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From AsterixDB Code Review <do-not-re...@asterix-gerrit.ics.uci.edu>
Subject Change in asterixdb[master]: [ASTERIXDB-2907][DASHBOARD] Explain Fix and Docs Update
Date Tue, 15 Jun 2021 05:12:51 GMT
>From <milesh1@uci.edu>:

milesh1@uci.edu has uploaded this change for review. ( https://asterix-gerrit.ics.uci.edu/c/asterixdb/+/11946
)


Change subject: [ASTERIXDB-2907][DASHBOARD] Explain Fix and Docs Update
......................................................................

[ASTERIXDB-2907][DASHBOARD] Explain Fix and Docs Update

-user model changes: no
-storage format changes: no
-interface changes: yes

Details:
-Changed "explain" insertion to before first SELECT term
-Updated dashboard.md docs to match thesis paper

Change-Id: I68bc6fa27374217c460640ad2cff34a41b2d9ea4
---
M asterixdb/asterix-dashboard/src/node/src/app/dashboard/query/input.component.ts
M asterixdb/asterix-doc/src/site/markdown/dashboard.md
2 files changed, 120 insertions(+), 93 deletions(-)



  git pull ssh://asterix-gerrit.ics.uci.edu:29418/asterixdb refs/changes/46/11946/1

diff --git a/asterixdb/asterix-dashboard/src/node/src/app/dashboard/query/input.component.ts
b/asterixdb/asterix-dashboard/src/node/src/app/dashboard/query/input.component.ts
index 582b2f2..f885edb 100755
--- a/asterixdb/asterix-dashboard/src/node/src/app/dashboard/query/input.component.ts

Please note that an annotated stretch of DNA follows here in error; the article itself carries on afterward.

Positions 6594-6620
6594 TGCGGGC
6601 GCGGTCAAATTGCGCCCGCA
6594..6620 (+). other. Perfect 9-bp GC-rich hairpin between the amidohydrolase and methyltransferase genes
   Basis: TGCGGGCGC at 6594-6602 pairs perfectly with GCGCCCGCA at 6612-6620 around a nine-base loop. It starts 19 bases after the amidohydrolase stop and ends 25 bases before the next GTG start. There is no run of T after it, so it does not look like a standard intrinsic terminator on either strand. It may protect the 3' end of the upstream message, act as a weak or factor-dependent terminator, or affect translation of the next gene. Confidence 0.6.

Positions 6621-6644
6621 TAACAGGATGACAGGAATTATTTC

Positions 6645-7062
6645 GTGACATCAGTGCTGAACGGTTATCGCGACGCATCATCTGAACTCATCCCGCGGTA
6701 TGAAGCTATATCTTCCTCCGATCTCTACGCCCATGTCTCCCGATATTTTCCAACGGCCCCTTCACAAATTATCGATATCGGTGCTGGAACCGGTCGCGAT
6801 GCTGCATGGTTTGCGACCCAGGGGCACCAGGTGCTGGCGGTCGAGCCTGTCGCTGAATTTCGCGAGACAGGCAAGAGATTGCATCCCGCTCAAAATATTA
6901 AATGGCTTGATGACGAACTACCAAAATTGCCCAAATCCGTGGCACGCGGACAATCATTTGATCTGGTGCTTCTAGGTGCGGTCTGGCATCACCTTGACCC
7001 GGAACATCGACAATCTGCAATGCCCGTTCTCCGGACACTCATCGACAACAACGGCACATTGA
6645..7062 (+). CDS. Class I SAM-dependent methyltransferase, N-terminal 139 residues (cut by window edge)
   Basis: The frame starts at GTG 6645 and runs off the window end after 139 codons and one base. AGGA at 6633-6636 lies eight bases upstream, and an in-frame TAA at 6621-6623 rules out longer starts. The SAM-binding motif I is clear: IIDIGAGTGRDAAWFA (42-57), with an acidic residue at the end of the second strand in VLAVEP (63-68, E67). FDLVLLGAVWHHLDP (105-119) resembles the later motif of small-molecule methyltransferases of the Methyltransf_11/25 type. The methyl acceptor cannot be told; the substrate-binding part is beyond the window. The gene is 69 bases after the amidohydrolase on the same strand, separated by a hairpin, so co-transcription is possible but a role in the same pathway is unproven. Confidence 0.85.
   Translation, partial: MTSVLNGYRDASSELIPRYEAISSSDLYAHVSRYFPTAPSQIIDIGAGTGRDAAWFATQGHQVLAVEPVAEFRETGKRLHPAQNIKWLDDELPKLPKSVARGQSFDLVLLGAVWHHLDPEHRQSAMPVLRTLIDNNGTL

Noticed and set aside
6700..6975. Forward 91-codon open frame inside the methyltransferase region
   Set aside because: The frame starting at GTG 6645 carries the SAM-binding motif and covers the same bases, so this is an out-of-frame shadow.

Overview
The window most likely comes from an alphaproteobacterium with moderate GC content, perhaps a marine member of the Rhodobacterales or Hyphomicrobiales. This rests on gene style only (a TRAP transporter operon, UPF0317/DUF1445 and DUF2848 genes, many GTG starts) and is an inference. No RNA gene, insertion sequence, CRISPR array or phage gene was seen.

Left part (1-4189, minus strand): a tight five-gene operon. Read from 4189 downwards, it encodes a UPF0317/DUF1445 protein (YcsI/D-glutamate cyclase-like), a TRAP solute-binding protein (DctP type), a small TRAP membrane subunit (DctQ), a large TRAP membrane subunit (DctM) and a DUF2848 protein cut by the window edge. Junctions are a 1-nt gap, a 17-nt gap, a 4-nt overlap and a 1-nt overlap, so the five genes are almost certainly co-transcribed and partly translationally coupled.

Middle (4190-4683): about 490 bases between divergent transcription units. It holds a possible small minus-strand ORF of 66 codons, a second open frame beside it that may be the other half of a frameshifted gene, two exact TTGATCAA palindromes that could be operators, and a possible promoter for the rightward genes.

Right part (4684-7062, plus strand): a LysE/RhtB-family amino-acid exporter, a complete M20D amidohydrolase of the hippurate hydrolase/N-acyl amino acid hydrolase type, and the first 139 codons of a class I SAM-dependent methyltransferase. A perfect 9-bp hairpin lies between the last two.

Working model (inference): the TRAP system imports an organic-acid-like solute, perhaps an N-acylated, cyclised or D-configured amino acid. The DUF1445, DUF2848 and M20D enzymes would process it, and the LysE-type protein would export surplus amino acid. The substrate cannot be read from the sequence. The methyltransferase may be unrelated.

+++ b/asterixdb/asterix-dashboard/src/node/src/app/dashboard/query/input.component.ts
@@ -93,7 +93,7 @@
     //sql++ keywords
     sqlppKeywords = "alter and as asc between by count create delete desc distinct drop from
group having in insert into " +
       "is join like not on or order select set union update values where limit use let dataverse
dataset exists with index type" +
-      "inner outer offset value type if exists declare function";
+      "inner outer offset value type if exists declare function explain";
 
     //sql++ builtin types
     sqlppTypes = "boolean tinyint smallint integer int bigint string float double binary
point line rectangle circle polygon" +
@@ -294,12 +294,18 @@
     }
 
     onClickExplain() {
-      let use_regex = /use .*?;/i
+      //for future use...currently we do not support explaining for INSERT, UPDATE, or DELETE
+      /*
+      let insert_regex = /insert/i;
+      let update_regex = /update/i;
+      let delete_regex = /delete/i;
+       */
+      let select_regex = /select/i;
 
       let explainString = "";
 
-      if (use_regex.test(this.queryString))
-        explainString = this.queryString.replace(use_regex, "$& explain ");
+      if (select_regex.test(this.queryString))
+        explainString = this.queryString.replace(select_regex, "explain $& ");
       else
         explainString = "explain " + this.queryString;
 
diff --git a/asterixdb/asterix-doc/src/site/markdown/dashboard.md b/asterixdb/asterix-doc/src/site/markdown/dashboard.md
index 2d6a519..35d196d 100644
--- a/asterixdb/asterix-doc/src/site/markdown/dashboard.md
+++ b/asterixdb/asterix-doc/src/site/markdown/dashboard.md
@@ -30,60 +30,62 @@
  
 ## <a id="basics">Basic Usage</a><font size="4"> <a href="#toc">[Back